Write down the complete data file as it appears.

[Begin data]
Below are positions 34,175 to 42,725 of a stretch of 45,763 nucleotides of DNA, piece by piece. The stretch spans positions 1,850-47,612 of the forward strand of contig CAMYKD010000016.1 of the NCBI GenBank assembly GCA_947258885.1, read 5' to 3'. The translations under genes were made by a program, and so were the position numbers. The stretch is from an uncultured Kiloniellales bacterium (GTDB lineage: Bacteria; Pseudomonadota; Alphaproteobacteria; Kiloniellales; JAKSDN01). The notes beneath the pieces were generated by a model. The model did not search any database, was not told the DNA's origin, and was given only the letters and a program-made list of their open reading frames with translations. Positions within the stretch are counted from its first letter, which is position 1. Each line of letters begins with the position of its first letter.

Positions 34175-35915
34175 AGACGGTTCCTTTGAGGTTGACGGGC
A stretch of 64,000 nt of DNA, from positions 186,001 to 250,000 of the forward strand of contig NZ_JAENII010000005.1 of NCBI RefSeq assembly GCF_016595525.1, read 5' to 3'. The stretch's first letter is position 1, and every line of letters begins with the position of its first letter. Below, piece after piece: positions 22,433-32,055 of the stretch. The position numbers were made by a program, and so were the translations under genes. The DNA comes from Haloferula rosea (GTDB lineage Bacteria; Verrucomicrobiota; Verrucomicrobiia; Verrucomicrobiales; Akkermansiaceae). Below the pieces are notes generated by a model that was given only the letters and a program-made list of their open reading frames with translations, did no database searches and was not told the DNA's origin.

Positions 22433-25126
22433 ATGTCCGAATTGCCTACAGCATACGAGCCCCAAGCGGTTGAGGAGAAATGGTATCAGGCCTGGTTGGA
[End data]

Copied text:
Below are positions 34,175 to 42,725 of a stretch of 45,763 nucleotides of DNA, piece by piece. The stretch spans positions 1,850-47,612 of the forward strand of contig CAMYKD010000016.1 of the NCBI GenBank assembly GCA_947258885.1, read 5' to 3'. The translations under genes were made by a program, and so were the position numbers. The stretch is from an uncultured Kiloniellales bacterium (GTDB lineage: Bacteria; Pseudomonadota; Alphaproteobacteria; Kiloniellales; JAKSDN01). The notes beneath the pieces were generated by a model. The model did not search any database, was not told the DNA's origin, and was given only the letters and a program-made list of their open reading frames with translations. Positions within the stretch are counted from its first letter, which is position 1. Each line of letters begins with the position of its first letter.

Positions 34175-35915
34175 AGACGGTTCCTTTGAGGTTGACGGGC
A stretch of 64,000 nt of DNA, from positions 186,001 to 250,000 of the forward strand of contig NZ_JAENII010000005.1 of NCBI RefSeq assembly GCF_016595525.1, read 5' to 3'. The stretch's first letter is position 1, and every line of letters begins with the position of its first letter. Below, piece after piece: positions 22,433-32,055 of the stretch. The position numbers were made by a program, and so were the translations under genes. The DNA comes from Haloferula rosea (GTDB lineage Bacteria; Verrucomicrobiota; Verrucomicrobiia; Verrucomicrobiales; Akkermansiaceae). Below the pieces are notes generated by a model that was given only the letters and a program-made list of their open reading frames with translations, did no database searches and was not told the DNA's origin.

Positions 22433-25126
22433 ATGTCCGAATTGCCTACAGCATACGAGCCCCAAGCGGTTGAGGAGAAATGGTATCAGGCCTGGTTGGA